Los Angeles City Councilman Hal Bernson is known as a pugnacious and independent soul whose generally conservative San Fernando Valley constituents probably wish the Democratic National Convention were taking place somewhere else.
Bernson may have felt the same way after Mayor Richard Riordan phoned him in council chambers minutes before a vote on money for the Democratic National Convention last Friday. Bernson said the mayor issued a heavy-handed threat to remove him from two key intergovernmental posts if Bernson voted to take back a $2 million gift convention planners say they need to meet a $6 million shortfall.
The call didn‘t sway Bernson. He voted to withhold the money, but it didn’t matter anyway. The measure failed by one vote, 7-6; eight votes were needed for the measure to pass.
The mayor ”should have known better than to threaten Hal,“ said a City Council member to whom a livid Bernson complained seconds after the call, which ended with Bernson roaring, ”How dare you!“ In addition to threatening to remove him from the powerful boards of the regional Metropolitan Transportation Authority and the South Coast Air Quality Management District (AQMD), the mayor reportedly said to the councilman, ”You and I are over.“
”I think it‘s outrageous,“ said Councilwoman Jackie Goldberg, the outspoken free-speech advocate who cast the deciding vote on a deal two weeks ago that gave the DNC organizers $2 million in transportation services and $4 million in cash in exchange for a controversial agreement (now rescinded) to designate the Central City Pershing Square park as a protest site.
That deal also required Riordan and fellow multimillionaire Ed Roski Jr., owner of the Staples Center, to let the convention host committee cash their letters of credit for $1 million each, promised by the two to reassure wary council members that no public funds would be needed beyond an initial $7 million in city in-kind services and $35 million raised by the DNC Host Committee, co-chaired by Eli Broad, a billionaire real estate developer.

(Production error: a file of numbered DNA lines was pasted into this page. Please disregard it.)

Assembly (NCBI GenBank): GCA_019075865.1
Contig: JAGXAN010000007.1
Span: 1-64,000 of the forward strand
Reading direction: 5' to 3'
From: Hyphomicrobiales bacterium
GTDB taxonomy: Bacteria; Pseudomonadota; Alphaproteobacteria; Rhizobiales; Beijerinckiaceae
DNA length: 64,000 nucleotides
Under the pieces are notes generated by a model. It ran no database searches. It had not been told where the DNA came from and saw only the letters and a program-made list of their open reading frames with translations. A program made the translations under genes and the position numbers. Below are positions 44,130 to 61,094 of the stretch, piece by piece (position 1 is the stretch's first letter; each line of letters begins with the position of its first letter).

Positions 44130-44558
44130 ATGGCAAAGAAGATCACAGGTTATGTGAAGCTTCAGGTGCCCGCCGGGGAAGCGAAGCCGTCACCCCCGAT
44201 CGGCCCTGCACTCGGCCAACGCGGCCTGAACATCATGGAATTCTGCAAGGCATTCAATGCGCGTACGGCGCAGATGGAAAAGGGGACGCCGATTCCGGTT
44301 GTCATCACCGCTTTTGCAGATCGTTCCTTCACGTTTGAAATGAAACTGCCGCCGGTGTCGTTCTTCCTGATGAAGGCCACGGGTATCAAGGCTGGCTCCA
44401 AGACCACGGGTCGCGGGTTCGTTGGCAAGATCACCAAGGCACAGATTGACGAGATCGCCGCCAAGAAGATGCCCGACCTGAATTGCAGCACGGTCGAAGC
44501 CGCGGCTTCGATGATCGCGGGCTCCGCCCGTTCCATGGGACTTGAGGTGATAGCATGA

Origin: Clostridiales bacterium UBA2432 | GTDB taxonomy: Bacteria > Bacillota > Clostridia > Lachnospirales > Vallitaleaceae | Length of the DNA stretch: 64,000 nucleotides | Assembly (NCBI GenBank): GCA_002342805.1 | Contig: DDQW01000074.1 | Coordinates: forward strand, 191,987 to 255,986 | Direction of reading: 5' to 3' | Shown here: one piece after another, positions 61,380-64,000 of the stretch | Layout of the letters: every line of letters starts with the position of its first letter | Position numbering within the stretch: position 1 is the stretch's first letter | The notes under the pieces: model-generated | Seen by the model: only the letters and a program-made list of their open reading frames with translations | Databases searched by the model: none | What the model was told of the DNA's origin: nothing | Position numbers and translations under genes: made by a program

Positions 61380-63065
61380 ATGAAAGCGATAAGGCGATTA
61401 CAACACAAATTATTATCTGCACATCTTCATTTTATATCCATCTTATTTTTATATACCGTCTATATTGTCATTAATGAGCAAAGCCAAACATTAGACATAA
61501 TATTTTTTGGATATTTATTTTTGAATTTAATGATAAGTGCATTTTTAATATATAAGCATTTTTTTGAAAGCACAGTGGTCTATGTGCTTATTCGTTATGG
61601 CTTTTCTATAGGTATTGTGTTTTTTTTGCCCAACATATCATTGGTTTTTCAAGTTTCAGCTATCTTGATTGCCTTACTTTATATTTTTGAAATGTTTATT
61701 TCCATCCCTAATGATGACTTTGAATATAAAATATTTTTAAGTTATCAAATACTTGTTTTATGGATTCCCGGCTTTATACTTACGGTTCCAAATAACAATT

Upon seeing the canceled checks for the money, Los Angeles City Controller Rick Tuttle sent the city’s check for $2 million to the planners, who said it was needed urgently.
Mike Feuer, a city councilman from affluent, heavily Democratic West L.A., who sits near Bernson on the council and apparently overheard some of the conversation Bernson had with another council member about the mayor‘s threats, discussed his vote with Bernson shortly before the two men cast opposing ballots — Bernson for the motion to rescind the money, and Feuer, who had voted in opposition to the gift two weeks ago, voting against taking it back.
”I would say my boss believes that personal threats ought to stay out of the political process,“ said Daniel Hinerfeld, an aide to Feuer, hastening to add that he could not confirm that the threats occurred. Feuer had been vocal before the vote to donate the $4 million, but less so on the vote to take it back. Still, Hinerfeld said, ”He was struggling with it.“ The mayor did not threaten Feuer, a first-term Democrat who also represents part of the San Fernando Valley, Hinerfeld said.
One council member said Riordan didn’t have the power to remove Bernson from the board of the AQMD, to which he was elected by the council, but could remove him from the MTA‘s board, where Riordan has appointed power.
In the Mayor’s Office, meanwhile, press secretary Peter Hidalgo said he asked the mayor about Bernson‘s complaint. ”I asked him, but he didn’t want to comment beyond this,“ Hidalgo said, handing over a statement from the mayor that seemed likely to keep the warfare alive.
”We are on the verge of hosting an historic presidential convention and yet a few members of the City Council appear bent on embarrassing Los Angeles,“ the mayor‘s 210-word comment said in part. ”Any action to rescind the contribution would represent a gross breach of commitment by the city. Why would any organization want to hold a convention here knowing that there are a few unreliable, waffling City Council members who would renege on its promise?“
For the record, Councilwoman Laura Chick pointed out that the motion by San Fernando Valley Councilwoman Cindy Miscikowski would have suspended the issuance of a $2 million check and placed the money in a fund for use by any city departments for emergencies during the convention and ”to assist in ensuring the public safety of those who may participate at alternate demonstration sites.“ The planners would have had to get council approval for each substantial disbursement, and so the mayor might have had to plead with them for every check.
The designation of Pershing Square as a protest site in the deal for Councilwoman Goldberg’s vote ignited a firestorm of protests from downtown merchants. The square, named after World War I hero General Jack ”Black Jack“ Pershing, is the oldest publicly owned plot of land in Los Angeles and sits in front of the historic Regal Biltmore Hotel, where Vice President Al Gore, the presumptive Democratic presidential nominee, initially planned to stay. Now Gore has moved far from downtown to the more president-friendly Century City, where former President Ronald Reagan has offices.
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